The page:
Sunday, December 09, 2007

The day the music died: reflections on the sudden passing of a neighbor

Oh Sweet Home Alabama. We didn’t see this coming. Cancer. Suddenly. Gone.

When we first moved to this North Portland neighborhood 10 years ago, the neighbors weren’t overly welcoming to us. Not like I expected a dang welcome wagon, but it wasn’t as if people came over and introduced themselves or brought us a covered dish. The welcome in this area comes through time, through small talk in passing, sharing of advice and information, and watching out for each other. And that was D. He did. Gregarious and out going, D eventually warmed up to us, the two women across the street, even if a little cautious in the beginning.

D was a hard working blue collar family man, and we could see the economic changes in our community through him. The lay offs at Freightliner hit our working class neighborhood hard a decade ago. Another neighbor eventually lost his house, and the impact it had on D was tangible. He had had a good job, but the lay offs meant big changes for him. He could get an education, in a new field, and so, as a middle aged factory man with a family, he went to school.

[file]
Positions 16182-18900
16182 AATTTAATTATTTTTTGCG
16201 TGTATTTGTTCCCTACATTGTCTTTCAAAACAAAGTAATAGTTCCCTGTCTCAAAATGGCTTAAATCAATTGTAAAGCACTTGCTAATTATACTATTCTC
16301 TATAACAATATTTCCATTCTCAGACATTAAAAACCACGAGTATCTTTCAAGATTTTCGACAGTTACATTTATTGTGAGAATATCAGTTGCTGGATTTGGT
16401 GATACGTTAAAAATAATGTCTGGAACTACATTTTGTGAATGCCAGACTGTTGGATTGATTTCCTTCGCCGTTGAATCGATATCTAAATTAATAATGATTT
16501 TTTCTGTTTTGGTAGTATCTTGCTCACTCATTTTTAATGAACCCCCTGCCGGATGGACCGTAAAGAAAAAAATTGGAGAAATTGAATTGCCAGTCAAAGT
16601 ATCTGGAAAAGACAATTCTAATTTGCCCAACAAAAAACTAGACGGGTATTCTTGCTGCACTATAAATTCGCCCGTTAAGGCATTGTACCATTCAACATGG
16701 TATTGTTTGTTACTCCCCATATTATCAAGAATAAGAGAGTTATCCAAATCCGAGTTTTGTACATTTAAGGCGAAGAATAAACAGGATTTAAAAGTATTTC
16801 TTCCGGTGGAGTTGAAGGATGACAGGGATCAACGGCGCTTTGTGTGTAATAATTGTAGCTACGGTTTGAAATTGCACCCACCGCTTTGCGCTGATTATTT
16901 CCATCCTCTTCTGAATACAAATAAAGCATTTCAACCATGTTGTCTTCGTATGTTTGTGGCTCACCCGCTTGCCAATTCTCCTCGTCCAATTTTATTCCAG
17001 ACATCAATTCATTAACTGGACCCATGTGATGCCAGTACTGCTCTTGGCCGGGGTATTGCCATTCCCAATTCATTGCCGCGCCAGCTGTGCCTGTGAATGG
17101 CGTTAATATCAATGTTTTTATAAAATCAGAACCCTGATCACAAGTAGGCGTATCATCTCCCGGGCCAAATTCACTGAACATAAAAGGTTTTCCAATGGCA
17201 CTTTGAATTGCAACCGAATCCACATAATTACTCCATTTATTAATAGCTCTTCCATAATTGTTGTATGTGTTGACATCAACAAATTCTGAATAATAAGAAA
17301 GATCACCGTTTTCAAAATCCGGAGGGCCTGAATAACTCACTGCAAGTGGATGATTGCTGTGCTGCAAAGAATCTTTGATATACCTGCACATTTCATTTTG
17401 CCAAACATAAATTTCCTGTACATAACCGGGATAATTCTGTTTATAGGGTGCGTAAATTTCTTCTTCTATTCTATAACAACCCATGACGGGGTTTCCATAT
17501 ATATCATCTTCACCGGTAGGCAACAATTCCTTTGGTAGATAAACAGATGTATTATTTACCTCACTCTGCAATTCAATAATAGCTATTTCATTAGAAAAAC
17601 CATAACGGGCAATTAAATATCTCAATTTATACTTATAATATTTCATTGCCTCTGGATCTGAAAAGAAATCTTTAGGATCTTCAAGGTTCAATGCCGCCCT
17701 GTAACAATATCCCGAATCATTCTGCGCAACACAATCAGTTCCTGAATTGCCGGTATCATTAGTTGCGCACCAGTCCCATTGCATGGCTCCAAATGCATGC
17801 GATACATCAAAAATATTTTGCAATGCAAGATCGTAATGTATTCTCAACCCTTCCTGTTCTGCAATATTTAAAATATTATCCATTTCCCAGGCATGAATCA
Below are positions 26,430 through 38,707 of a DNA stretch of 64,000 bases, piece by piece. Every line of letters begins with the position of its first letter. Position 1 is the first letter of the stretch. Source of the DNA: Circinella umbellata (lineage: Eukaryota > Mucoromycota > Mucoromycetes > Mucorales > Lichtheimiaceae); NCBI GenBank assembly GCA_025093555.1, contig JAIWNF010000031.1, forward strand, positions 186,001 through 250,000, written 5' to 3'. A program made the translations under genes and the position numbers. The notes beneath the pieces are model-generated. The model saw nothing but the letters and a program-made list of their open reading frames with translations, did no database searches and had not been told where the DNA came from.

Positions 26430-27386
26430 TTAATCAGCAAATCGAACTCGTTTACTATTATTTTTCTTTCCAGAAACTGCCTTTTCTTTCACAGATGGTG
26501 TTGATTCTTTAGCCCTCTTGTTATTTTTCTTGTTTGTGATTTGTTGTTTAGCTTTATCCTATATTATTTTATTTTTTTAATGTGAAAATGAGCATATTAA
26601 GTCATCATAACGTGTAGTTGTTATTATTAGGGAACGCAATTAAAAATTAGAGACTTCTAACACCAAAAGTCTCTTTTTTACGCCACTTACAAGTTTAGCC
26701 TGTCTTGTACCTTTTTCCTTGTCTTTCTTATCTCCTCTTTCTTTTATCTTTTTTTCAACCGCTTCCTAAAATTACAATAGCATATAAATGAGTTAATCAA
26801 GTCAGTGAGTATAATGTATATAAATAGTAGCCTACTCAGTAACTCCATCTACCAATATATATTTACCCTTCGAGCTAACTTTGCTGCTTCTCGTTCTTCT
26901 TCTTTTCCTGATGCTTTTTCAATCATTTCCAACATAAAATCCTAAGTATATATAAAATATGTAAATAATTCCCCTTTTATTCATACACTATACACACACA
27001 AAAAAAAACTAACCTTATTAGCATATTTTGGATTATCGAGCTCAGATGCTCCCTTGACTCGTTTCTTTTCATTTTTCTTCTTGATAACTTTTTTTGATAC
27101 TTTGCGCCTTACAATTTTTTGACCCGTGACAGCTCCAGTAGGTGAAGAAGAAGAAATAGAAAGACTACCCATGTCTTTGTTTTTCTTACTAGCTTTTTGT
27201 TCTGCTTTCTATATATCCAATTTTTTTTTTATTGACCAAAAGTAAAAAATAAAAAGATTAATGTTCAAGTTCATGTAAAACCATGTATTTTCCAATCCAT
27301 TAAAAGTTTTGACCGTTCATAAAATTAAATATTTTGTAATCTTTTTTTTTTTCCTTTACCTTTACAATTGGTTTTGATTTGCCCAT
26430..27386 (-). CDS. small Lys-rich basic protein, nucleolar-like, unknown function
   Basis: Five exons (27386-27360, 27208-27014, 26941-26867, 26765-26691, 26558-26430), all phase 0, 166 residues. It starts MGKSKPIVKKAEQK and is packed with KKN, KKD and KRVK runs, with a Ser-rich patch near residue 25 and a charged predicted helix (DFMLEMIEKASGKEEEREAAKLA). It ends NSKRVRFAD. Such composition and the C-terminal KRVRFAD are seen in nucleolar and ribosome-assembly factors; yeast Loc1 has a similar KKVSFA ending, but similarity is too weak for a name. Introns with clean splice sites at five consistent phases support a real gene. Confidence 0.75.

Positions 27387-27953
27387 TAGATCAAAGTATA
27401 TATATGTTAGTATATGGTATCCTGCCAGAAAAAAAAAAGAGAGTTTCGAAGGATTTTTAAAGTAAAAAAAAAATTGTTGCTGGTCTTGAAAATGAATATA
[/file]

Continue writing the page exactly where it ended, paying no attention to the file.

I always wondered how that was, going back to school, for him. One semester he was particularly chatty with us. Turned out he was taking a women’s studies class, and through our visits, we heard him use words he was trying on for the first time. Words like feminist and lesbian. (Two things he knew we were.) It was fun to see him all lit up about learning something new like that, and I think he reveled in having someone to talk to about it.

We built a large garden on our lot, and whenever we were tending to it, especially when mowing what was left of the grass, it was a known fact (sometimes we’d place bets on it) that if D came out while we were working, we’d hear, “When you’re done over there, come on over here” shouted loud and with laughter from D, as if we’d never heard that saying before. We’d laugh and smile, and keep working. He’d offer the use of his edger, or blower, or whatever tool it looked like we needed at the time. We didn’t have a lot of power tools, but D had a tool for everything. And he knew how to use them.